A further object of the invention is to provide an apparatus of the class described wherein the stream of scent-laden air may be directed in any desired direction.

A further object of the invention is to provide an apparatus of the class described which is of simple construction and neat appearance, and which requires no special installation other than connection to the usual commercial power circuit.

In the accompanying drawings I have illustrated a preferred embodiment of my invention, and in the said drawings,

Fig. 1 shows my improved scent distributor in longitudinal section;

Fig. 2 is a side elevation, partly broken away, of the apparatus shown in Fig. 1;

Fig. 3 is a horizontal section on line 3`3 of Fig. 1 but on an enlarged scale;

Fig. 1 is a longitudinal section on line 4-4 of Fig. 3;

1 Claim. (Cl. 21-126) Fig. 5 is a perspective view of a modified form of casing;

Fig. 6 is a sectional view on line 6-6 of Fig. 5;

Fig. 7 is a detail view of a further modification; and

Fig. 8 is a schematic View showing` :a typical automatic control arrangement.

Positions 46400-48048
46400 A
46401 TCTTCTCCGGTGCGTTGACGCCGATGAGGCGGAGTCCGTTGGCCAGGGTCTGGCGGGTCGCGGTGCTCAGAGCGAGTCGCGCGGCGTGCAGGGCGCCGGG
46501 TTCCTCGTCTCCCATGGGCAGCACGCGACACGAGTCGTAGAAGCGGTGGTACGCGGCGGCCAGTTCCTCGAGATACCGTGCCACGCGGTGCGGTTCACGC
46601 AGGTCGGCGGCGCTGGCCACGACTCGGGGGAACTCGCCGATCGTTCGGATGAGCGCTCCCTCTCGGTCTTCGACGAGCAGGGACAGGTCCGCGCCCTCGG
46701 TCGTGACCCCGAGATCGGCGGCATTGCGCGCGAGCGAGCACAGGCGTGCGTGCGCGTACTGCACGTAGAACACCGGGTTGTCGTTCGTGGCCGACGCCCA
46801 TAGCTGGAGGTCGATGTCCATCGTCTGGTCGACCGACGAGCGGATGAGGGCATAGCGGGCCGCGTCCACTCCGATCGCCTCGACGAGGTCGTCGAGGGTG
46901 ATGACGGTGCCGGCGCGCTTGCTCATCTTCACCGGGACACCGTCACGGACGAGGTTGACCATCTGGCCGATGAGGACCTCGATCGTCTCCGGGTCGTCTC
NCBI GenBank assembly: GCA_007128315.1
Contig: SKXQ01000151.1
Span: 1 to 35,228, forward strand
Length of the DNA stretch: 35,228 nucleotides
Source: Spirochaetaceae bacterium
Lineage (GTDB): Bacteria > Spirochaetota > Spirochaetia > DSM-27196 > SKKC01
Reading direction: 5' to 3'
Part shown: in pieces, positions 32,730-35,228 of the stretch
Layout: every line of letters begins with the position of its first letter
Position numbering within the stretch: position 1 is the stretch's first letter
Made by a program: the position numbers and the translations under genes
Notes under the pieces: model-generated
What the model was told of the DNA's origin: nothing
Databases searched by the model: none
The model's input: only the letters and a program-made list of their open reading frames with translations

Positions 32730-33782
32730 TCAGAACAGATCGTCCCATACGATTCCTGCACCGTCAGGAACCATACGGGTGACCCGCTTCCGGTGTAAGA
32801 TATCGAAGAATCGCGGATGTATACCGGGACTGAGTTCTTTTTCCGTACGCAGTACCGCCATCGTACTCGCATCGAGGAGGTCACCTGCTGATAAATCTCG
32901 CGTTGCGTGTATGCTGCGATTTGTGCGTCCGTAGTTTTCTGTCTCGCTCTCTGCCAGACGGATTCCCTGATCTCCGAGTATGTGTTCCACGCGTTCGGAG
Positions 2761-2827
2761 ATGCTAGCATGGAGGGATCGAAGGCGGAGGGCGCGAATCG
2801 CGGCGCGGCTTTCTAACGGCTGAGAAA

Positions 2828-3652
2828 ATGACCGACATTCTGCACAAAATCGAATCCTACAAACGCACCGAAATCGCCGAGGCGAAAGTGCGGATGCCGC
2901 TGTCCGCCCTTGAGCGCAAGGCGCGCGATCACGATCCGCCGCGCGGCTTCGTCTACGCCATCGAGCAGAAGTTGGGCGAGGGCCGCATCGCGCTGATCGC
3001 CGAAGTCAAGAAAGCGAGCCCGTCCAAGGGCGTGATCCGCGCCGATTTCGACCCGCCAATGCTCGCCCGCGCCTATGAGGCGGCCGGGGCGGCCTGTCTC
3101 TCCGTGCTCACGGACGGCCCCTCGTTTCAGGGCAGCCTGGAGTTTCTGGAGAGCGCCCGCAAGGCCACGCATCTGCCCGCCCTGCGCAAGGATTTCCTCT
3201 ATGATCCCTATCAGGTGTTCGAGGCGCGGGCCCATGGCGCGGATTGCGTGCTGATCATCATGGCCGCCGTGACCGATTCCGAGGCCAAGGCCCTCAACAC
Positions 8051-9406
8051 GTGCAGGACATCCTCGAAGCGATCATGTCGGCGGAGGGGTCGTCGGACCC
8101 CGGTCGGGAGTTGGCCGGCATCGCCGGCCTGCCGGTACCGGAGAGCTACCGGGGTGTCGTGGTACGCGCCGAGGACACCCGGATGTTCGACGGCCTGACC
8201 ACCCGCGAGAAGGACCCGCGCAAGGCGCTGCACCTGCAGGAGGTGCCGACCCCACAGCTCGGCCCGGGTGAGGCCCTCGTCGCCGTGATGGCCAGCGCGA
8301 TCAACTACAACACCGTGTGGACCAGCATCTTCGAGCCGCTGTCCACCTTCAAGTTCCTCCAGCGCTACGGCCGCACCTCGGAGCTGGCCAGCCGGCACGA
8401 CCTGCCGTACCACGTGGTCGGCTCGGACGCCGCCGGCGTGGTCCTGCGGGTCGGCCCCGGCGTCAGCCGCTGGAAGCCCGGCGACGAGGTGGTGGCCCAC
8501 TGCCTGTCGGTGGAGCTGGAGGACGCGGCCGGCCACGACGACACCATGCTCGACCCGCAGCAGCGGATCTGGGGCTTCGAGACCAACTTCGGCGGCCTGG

Referring to the drawings, [indicates the casing of the apparatus which may be of any suitable configuration, for example, the torpedo contour illustrated herein. The casing consists of a sheet metal shell 2 having three longitudinal ribs 3 to the top of which is attached a lug 4 for for connection to the supporting bracket 5. The shell 2 is open at both ends and fitted Within the shell from the larger rear end is an inner casing 6 in which is mounted a fan I Whose motor 8 is supported centrally of the casing B by means of brackets 9 positioned to coincide with the position of the ribs 3. The casing 6 is provided with slots in its Walls corresponding to the ribs il` to thereby position the. inner shell Within the outer casing. By this construction the motor and `fan may be readily removed for cleaning or repair without disturbing the outer casing or removing it from its bracket. The larger end` of the inner casing is closed by means of a screen I0 holding aremovable filter II whereby the air circulated by the fan `will be filtered, thus continuously removing dust particles and the like from the air, so that the air is improved by the re-circulation without the addition of outside air.